It should also be noted that in this study, multiple samples (without or prior to bending tests) have been observed using an optical microscope at a magnification of 500×. The observations show that very few surface cracks (if any at all) are clearly observable for both laser-sintered silver lines and CNT–silver composite lines.

Figure 10 shows an SEM image of one as-printed CNT–silver nanoparticle line and a cross section profile for another as-printed line. The lines are dispensed onto a polyimide surface, and then dried in air, but not sintered. The cross section profile is an averaged profile measured by a white-light interferometer over a 0.5 mm long section of the line. As mentioned earlier, the laser spot diameter on the sample surface is typically much smaller than the width of the as-printed line, and hence, the eventually sintered line width is typically much narrower than that for the as-printed line. Hence, the exact width of the as-printed line does not matter much for this study. The printed line thickness is typically in the range of around ∼1.0 to ∼2.5 μm. For laser-sintered composite lines, Fig. 4 shows that the CNTs and the matrix phase appear to be bonded. It is expected that the major CNT–silver bonding mechanism in the composite might be through the Van der Waals force [27], and the exact bonding mechanism may still require further study.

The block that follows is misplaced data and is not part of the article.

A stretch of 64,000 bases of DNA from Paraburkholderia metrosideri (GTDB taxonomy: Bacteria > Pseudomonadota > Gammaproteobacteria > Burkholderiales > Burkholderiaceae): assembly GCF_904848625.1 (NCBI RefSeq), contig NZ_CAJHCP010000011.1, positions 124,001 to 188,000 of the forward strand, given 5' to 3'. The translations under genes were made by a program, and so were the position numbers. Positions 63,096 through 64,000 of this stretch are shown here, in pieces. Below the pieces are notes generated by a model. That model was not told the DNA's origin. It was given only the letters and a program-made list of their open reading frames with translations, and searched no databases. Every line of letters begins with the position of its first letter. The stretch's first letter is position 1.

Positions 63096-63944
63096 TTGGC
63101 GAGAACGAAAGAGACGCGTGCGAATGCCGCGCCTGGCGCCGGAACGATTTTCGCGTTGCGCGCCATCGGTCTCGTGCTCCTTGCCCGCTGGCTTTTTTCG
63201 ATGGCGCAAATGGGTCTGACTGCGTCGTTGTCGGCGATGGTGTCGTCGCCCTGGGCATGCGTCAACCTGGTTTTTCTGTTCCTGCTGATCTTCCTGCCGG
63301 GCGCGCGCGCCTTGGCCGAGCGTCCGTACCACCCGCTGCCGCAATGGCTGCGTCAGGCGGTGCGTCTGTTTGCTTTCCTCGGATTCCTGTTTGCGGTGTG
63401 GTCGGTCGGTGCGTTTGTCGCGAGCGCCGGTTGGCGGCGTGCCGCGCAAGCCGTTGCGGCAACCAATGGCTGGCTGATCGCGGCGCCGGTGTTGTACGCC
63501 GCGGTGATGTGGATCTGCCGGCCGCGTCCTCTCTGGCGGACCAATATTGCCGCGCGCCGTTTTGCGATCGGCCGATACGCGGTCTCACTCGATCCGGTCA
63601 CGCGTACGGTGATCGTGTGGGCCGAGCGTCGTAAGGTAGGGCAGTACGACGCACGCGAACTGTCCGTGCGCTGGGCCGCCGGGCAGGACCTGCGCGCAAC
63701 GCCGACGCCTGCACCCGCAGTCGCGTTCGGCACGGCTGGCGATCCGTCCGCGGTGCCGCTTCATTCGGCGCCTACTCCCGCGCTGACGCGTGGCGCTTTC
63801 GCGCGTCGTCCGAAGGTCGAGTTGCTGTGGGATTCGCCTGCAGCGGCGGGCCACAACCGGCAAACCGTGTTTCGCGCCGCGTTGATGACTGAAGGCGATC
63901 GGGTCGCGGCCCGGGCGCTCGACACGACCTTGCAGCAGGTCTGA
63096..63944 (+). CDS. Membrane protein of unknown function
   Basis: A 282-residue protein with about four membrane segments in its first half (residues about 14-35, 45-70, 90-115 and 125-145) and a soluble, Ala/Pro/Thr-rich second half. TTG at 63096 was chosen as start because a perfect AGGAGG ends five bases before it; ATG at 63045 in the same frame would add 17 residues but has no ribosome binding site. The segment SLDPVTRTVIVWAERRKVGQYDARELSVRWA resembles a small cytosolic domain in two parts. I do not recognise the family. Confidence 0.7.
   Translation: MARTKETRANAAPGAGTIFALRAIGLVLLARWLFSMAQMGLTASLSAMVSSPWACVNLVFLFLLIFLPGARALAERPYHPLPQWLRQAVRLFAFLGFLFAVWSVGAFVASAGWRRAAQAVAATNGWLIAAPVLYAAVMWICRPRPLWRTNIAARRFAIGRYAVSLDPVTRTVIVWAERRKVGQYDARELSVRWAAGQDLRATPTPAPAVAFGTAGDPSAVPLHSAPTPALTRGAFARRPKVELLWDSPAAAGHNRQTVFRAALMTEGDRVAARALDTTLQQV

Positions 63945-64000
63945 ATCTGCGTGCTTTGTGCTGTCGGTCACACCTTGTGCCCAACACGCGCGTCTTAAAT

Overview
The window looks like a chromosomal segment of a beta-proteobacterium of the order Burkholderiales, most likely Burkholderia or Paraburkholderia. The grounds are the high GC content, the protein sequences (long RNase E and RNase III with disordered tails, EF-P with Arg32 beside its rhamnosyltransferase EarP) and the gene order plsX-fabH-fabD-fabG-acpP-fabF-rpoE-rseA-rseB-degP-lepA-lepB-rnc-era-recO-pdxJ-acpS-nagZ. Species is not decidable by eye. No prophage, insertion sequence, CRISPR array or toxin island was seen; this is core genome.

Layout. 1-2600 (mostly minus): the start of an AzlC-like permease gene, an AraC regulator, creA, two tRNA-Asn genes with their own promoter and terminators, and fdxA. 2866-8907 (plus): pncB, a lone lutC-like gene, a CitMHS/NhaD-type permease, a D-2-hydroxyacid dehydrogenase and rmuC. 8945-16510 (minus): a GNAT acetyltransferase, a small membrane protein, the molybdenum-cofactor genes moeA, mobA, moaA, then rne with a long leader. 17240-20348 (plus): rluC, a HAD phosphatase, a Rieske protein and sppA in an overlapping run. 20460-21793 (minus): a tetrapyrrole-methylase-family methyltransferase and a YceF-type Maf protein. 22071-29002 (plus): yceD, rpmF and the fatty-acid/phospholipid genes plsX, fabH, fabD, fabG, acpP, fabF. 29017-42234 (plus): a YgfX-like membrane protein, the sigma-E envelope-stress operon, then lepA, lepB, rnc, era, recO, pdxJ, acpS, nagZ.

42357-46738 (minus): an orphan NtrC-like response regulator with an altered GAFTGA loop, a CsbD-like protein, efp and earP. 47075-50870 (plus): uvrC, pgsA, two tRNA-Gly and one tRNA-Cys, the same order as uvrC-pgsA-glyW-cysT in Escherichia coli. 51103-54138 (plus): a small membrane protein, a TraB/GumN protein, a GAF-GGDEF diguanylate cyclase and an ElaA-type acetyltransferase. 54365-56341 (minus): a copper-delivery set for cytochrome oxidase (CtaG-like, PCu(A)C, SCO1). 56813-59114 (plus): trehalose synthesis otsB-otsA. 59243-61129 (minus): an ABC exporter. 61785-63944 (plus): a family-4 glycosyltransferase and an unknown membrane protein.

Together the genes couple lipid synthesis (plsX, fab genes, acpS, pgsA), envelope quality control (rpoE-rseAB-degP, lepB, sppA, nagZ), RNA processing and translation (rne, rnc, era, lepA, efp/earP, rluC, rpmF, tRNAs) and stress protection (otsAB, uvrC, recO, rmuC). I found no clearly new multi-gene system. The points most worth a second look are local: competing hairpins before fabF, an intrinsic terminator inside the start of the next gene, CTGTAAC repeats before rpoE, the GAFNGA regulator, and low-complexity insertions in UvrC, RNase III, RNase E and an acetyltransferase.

Conclusions

This paper has reported research work on a novel laser-based approach to fabricate CNT–metal composites onto a polymer substrate. Suspensions containing CNTs and silver nanoparticles (NPs) are deposited onto the polymer substrate through a dispensing device and dried in the ambient air. Then, the obtained mixture lines containing CNTs and silver NPs on the polymer are laser-sintered into CNT–silver composite lines. Under the investigated conditions and for the tested samples, it has been found:

  1. (1)

    The SEM observations of the laser-sintered composites show that (a) CNTs still exist after the sintering process; (b) the sintering process has led to coalition of silver NPs, but some pores still exist; and (c) CNTs and the matrix phase appear to be bonded in the SEM images.

  2. (2)

    The addition of CNTs does not degrade the sintered material electrical conductivity; instead, the conductivity has even been slightly increased.

  3. (3)

    Overall, the laser-sintered CNT–silver composite lines have a much better bending fatigue performance than the laser-sintered silver lines.

  4. (4)

    It is expected that the underlying mechanisms for the observed better fatigue properties may include the following: (a) some CNTs could run across cracks and provide channels for electrical currents to flow across the cracks, and (b) CNTs can help inhibit the further growth of the cracks.

This study suggests that the laser-based approach of fabricating CNT–metal composites onto a flexible substrate has a great potential to enhance the durability and reliability of metallic components in flexible electronic devices without degrading their electrical properties. Certainly, lots of future work (including, but not limited to, further sintered material characterizations) is still needed on the laser-based fabrication process.

Acknowledgment

The authors would like to thank Mr. Yifan Zhu for his early-stage relevant work.

Funding Data

  • Division of Civil, Mechanical and Manufacturing Innovation (CMMI), Directorate for Engineering, the National Science Foundation (Grant No. CMMI 1542376).